The Florida Fish and Wildlife Conservation Commission, charged with managing the state's fish and wildlife resources, counted 5,076 manatees, 1,269 more than the record 3,807 counted last year, the officials said.
The two years of increases "would indicate that populations are doing better and we're seeing some type of increase," manatee research scientist Holly Edwards of the commission's Fish and Wildlife Research Institute, told the Sarasota (Fla.) Herald-Tribune.
Recent cold weather played a role in the count, officials said.
"We've known for a very long time that the results of these surveys are very dependent on weather," Edwards told the newspaper. "This was an exceptional year, weather-wise, and it really pushed a lot of manatees into the areas we're counting."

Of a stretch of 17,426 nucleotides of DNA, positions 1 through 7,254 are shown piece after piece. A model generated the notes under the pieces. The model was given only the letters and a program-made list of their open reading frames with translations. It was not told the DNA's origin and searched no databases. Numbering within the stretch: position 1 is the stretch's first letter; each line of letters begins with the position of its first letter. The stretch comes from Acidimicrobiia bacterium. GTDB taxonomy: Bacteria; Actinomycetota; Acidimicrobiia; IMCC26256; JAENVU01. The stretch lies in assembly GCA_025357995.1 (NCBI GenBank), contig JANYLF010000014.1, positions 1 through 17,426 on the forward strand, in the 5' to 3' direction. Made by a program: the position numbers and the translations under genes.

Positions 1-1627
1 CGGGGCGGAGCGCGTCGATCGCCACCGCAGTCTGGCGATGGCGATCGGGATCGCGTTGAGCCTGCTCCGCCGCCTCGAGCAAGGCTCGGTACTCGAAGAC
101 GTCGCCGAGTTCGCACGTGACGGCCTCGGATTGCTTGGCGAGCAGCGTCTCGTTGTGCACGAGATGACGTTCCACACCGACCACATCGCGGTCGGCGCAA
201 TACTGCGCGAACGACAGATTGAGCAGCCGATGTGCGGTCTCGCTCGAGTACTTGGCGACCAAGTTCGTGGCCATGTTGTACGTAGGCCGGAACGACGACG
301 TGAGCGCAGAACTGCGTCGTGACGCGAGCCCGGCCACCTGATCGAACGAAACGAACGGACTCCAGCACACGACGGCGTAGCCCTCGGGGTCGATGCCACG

The unusual cold sent manatees to warm water refuges, such as warm springs and power plant discharge canals, officials said.
While the overall annual count rose, the endangered mammals also suffered the deadliest year on record in 2009 as state wildlife biologists documented 429 fatalities -- including 97 killed by boat strikes, 114 dying shortly after birth and 56 dying of cold stress, officials said.
Manatees are large, plant-eating aquatic mammals sometimes known as sea cows. They are noted for their friendly nature and paddle-like flippers.